By Dr. Francis Eberle
What can we do when it feels like inertia is holding us back? These days, I have noticed during recent video calls that some of the people who are normally high energy seem to have much less energy. Staying motivated when working remotely involves more than just setting up a work area and logging into a video call. The stresses of accomplishing tasks without your colleagues close by, distractions at home, news of the world, fear about safety when going out, and the desire to do something other than sit at home can be exhausting. In addition, some people are also experiencing uncertainty about future wages.
When I first decided to write about motivation, I didn’t want it to be all about working from home because of the COVID-19 virus. Remote work existed before all of this. It’s just more widespread now.
In a survey between 2010-2015, remote workers reported being less motivated than workers in the office, according to McGregor and Doshi in their book Primed to Perform (2015). Motivation of team members is something leaders should be concerned about all the time, whether we are sheltering in place or not.
McGregor and Doshi also noted that remote workers were concerned about emotional and economic pressures, which are now likely soaring because of the uncertainty around COVID-19. The expectations others have of you (or that you have for yourself) while you are working from home can make focus difficult.
McGregor and Doshi uncovered three positive motivators for remote workers: play, purpose and potential. Play can be seen in the context of playfulness. When a team meets in person there can be kidding and banter during the meeting. Hey found that this factor has the greatest effect on improving motivation. The second, purpose, is always important. When team members are not together in person, the purpose of what they do can begin to decrease over time. Finally, when team members are not interacting regularly, their growth potential can decrease because of a decline in peer support, coaching and general learning about new things.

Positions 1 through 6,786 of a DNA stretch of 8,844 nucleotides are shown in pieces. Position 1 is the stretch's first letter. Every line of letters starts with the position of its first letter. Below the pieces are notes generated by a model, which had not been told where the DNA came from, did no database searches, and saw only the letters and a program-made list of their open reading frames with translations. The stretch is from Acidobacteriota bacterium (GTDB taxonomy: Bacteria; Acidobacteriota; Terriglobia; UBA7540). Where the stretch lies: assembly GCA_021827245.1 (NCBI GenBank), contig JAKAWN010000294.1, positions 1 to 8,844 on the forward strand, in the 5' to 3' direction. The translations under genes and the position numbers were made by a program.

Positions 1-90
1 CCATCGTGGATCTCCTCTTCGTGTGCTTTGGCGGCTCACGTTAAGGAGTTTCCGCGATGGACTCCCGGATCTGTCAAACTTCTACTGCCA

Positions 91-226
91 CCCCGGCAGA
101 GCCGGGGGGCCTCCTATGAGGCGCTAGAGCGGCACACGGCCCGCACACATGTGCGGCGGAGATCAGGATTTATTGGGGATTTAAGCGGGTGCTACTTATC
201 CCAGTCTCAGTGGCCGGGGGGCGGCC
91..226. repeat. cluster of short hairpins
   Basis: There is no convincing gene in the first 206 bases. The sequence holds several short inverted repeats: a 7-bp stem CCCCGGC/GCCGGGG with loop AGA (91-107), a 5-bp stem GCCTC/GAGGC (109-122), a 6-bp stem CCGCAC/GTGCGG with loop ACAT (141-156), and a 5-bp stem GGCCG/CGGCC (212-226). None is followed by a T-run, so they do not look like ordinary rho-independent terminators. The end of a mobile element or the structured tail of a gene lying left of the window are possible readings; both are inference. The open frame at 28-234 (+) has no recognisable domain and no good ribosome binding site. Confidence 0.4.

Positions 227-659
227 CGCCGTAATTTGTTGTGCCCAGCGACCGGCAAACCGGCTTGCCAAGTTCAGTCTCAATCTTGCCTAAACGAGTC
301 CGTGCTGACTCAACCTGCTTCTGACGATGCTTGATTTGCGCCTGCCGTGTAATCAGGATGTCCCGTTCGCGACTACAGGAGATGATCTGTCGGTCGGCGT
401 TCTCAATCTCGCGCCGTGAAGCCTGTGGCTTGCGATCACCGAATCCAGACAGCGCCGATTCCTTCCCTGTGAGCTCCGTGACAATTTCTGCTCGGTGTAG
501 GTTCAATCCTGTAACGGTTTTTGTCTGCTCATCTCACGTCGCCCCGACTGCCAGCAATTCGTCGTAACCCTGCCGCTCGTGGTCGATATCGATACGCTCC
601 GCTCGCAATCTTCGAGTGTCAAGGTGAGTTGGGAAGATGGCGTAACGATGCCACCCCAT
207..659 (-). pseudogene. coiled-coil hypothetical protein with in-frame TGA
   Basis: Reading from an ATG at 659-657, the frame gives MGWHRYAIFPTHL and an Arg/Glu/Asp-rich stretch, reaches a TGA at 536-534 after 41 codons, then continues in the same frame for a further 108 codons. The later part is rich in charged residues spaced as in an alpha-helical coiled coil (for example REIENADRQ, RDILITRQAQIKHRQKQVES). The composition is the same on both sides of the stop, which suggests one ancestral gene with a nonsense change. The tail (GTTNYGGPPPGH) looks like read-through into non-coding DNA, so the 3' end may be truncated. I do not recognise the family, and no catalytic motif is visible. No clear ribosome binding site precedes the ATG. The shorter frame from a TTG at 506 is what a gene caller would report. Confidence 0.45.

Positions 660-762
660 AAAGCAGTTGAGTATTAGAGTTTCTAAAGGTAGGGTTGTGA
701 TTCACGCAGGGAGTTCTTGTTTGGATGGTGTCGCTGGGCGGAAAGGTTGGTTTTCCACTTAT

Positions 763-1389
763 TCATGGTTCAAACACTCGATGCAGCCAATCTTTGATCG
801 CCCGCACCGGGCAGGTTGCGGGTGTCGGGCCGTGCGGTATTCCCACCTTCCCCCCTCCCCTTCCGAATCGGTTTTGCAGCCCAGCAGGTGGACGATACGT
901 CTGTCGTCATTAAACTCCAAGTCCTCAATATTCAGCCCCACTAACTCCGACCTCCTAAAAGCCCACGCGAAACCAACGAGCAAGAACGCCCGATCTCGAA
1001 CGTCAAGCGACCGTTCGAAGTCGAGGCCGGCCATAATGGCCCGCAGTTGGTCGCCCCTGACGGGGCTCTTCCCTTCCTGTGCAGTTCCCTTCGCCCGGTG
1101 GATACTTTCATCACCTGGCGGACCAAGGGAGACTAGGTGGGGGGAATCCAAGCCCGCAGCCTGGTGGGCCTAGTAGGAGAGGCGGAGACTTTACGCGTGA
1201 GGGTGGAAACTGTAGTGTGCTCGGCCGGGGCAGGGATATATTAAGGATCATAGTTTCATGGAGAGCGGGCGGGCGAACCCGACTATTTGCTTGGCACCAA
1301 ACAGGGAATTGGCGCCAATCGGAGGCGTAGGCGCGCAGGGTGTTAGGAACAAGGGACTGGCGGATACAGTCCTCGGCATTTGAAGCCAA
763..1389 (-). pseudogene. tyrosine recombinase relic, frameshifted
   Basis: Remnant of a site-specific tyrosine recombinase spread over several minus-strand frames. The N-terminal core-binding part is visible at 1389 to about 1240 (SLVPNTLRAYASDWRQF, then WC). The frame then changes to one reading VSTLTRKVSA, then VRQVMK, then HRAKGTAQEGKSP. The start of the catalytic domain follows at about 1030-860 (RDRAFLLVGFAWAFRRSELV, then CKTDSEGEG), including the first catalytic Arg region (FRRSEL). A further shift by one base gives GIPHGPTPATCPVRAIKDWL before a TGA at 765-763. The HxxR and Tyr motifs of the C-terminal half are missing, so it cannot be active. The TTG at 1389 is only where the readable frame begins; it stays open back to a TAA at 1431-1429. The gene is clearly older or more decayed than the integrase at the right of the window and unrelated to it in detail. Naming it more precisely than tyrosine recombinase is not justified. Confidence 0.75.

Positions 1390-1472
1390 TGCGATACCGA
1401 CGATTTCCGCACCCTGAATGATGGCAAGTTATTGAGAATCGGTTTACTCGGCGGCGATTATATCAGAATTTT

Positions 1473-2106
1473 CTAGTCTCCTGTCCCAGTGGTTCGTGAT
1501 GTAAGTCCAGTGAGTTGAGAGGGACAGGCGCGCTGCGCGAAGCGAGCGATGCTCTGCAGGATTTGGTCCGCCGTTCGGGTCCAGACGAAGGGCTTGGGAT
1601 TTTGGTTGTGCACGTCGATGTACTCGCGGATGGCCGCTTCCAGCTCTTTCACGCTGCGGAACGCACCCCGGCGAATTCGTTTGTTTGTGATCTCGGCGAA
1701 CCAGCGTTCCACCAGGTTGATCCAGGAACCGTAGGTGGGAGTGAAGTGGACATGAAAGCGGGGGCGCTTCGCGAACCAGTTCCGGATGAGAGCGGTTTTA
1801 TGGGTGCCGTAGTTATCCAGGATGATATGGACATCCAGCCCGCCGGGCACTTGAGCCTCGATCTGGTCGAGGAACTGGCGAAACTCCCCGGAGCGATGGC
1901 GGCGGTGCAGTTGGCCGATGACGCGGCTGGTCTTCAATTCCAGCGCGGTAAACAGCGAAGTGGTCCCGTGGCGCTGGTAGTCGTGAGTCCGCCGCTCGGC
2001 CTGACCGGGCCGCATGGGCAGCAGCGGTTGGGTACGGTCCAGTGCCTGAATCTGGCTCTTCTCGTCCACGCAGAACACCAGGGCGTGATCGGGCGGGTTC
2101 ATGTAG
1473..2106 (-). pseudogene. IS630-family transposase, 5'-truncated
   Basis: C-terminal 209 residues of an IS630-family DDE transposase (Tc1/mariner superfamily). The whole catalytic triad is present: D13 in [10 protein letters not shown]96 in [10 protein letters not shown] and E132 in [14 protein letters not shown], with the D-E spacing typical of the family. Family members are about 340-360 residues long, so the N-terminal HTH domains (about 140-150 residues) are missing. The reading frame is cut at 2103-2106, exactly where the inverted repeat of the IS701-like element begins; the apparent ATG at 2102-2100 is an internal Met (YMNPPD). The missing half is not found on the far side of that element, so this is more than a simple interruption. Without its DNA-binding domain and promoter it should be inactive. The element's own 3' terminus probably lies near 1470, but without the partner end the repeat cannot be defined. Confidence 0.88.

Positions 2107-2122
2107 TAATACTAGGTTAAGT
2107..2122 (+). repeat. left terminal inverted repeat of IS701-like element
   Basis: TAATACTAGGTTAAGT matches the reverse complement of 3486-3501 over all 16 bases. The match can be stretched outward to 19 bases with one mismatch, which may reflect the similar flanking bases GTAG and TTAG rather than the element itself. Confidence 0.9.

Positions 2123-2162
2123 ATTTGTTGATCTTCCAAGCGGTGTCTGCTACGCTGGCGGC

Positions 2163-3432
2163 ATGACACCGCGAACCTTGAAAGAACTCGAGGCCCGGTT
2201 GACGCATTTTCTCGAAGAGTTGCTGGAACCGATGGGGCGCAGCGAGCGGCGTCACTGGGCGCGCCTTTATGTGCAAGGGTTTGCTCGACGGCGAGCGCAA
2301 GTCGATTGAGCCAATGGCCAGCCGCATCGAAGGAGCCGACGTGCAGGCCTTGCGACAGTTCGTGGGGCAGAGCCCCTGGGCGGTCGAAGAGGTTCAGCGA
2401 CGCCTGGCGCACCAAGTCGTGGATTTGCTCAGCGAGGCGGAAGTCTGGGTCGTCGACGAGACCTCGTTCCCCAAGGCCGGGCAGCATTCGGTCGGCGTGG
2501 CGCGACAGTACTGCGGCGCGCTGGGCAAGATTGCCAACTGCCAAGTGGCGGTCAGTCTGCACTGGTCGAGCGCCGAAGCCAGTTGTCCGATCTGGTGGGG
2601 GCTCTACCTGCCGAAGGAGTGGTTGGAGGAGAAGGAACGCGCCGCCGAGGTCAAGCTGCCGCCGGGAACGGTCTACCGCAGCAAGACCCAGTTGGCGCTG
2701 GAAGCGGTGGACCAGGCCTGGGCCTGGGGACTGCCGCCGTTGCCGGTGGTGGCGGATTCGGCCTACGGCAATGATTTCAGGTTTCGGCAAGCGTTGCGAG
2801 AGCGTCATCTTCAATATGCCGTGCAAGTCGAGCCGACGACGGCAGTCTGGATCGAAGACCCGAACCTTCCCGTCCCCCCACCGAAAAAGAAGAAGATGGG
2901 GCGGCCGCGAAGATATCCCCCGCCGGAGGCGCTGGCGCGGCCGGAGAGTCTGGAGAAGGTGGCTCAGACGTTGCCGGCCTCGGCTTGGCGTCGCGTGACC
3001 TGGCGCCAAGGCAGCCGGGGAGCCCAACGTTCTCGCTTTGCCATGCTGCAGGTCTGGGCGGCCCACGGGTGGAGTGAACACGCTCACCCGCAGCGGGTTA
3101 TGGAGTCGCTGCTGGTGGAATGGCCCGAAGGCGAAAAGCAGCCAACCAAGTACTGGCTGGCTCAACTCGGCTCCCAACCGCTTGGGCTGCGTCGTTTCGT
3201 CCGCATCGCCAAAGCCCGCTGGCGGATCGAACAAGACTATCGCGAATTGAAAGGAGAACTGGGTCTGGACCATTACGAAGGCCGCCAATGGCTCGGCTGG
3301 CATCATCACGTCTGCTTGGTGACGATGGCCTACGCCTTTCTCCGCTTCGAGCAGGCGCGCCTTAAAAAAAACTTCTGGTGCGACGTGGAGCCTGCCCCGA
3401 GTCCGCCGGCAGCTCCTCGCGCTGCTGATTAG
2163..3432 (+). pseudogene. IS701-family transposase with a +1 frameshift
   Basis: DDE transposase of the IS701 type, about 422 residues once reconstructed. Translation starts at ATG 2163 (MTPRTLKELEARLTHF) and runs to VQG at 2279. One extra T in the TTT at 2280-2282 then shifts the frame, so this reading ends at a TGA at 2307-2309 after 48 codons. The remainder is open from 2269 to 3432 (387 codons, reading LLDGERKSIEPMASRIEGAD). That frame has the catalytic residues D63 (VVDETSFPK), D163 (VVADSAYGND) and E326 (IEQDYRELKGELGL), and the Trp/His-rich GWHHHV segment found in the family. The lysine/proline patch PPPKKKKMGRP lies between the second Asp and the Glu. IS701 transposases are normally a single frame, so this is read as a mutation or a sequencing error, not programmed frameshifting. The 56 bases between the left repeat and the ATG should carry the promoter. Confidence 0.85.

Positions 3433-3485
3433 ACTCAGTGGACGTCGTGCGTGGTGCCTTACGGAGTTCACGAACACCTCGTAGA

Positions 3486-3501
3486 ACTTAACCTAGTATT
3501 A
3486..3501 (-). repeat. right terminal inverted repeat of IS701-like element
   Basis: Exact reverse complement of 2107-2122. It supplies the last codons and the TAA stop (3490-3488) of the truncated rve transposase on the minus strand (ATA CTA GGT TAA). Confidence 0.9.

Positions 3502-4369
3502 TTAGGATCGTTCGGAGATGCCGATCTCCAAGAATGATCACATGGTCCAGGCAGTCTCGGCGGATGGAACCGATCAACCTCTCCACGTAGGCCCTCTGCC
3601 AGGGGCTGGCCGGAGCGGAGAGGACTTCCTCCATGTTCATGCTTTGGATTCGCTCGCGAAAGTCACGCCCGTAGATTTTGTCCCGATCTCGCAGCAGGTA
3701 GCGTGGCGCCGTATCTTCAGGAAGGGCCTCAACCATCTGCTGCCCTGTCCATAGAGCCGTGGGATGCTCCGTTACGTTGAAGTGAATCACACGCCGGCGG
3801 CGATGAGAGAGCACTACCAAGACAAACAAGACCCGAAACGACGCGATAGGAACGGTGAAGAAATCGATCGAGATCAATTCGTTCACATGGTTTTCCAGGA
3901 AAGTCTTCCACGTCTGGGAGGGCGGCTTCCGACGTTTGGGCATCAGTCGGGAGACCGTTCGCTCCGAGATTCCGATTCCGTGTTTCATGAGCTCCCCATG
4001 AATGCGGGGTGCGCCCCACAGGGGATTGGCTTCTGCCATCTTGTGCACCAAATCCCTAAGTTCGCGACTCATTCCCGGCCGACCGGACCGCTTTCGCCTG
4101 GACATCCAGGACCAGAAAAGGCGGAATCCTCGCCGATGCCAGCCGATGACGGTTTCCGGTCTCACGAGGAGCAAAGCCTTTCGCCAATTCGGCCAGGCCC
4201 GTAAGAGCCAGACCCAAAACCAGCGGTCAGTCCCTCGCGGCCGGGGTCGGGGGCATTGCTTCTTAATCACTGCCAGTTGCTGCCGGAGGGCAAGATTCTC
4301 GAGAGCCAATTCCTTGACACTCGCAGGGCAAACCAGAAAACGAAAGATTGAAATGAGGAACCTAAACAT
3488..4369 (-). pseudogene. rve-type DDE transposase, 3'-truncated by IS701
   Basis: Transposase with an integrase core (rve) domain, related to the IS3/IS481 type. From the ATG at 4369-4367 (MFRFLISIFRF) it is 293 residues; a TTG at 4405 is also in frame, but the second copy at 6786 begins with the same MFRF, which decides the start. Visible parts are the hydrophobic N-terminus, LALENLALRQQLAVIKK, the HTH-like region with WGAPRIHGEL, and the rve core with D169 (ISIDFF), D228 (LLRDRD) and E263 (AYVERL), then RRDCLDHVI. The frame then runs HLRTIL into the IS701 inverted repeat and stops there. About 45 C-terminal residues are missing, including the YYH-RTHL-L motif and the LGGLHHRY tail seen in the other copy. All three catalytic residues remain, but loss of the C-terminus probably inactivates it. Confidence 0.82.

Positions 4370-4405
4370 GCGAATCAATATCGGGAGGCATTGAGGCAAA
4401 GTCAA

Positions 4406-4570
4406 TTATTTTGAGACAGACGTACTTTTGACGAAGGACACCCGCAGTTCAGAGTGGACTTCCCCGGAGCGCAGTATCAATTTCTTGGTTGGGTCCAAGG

What can leaders do while we “shelter in place” (and afterward) to help remote members of a team?
- Resist making work tactically focused with more rules, processes, and procedures. Some boundaries are necessary, but too many can be demotivating. Instead ask:
• How can we better deliver fantastic service to our customers?
• What do you see that is broken and how can we fix it?
• What do you think will drive growth, even now with COVID-19?
• Why should we consider these problems as mission critical, valuable and interesting?
- Be careful what you measure. It is the strongest signal of what you value. Instead ask:
• Describe how this current situation is affecting you now.
• What is it you value and how does it connect to the company’s values? How we can track that?
• Do you have any tips to help motivate yourself or others on the team?
• Can you find opportunities for play and purpose in this current situation? Then act on them.
Teams that are empowered to try things and experiment are more motivated than those that are not. This is the leader’s opportunity now, and after this pandemic, to listen and create new or different ways to interact with all team members.
Teams with emotional support are more productive. Emotional intelligence experts say that motivation is driven from a person’s self-awareness and self-regulation. Acknowledging what is happening, even when you have no control over it, is OK. Help team members reflect on and respond to concerns, then build in sustainable emotional support activities, such as weekly meetings with the whole team and with each team member. Use reflection as a tool for identifying concerns and successes. Celebrate those successes. Ask team members: What impact did we have last week? How can we help each other this week? What are we going to try this week and who is the point person?
In times of crises or uncharted territory, a key question to ask is, “What is in our control?” There are so many things outside of our control, and those can often cause emotional and physical stress. Focusing on the individual, teams as people and what you as a group can do, will help weather a crisis and improve performance those working on a remote team. Increasing motivation, even in a crisis, creates the environment for greater success.
To chat with Dr. Eberle about what you and your remote team are doing to improve motivation, email him at email@example.com.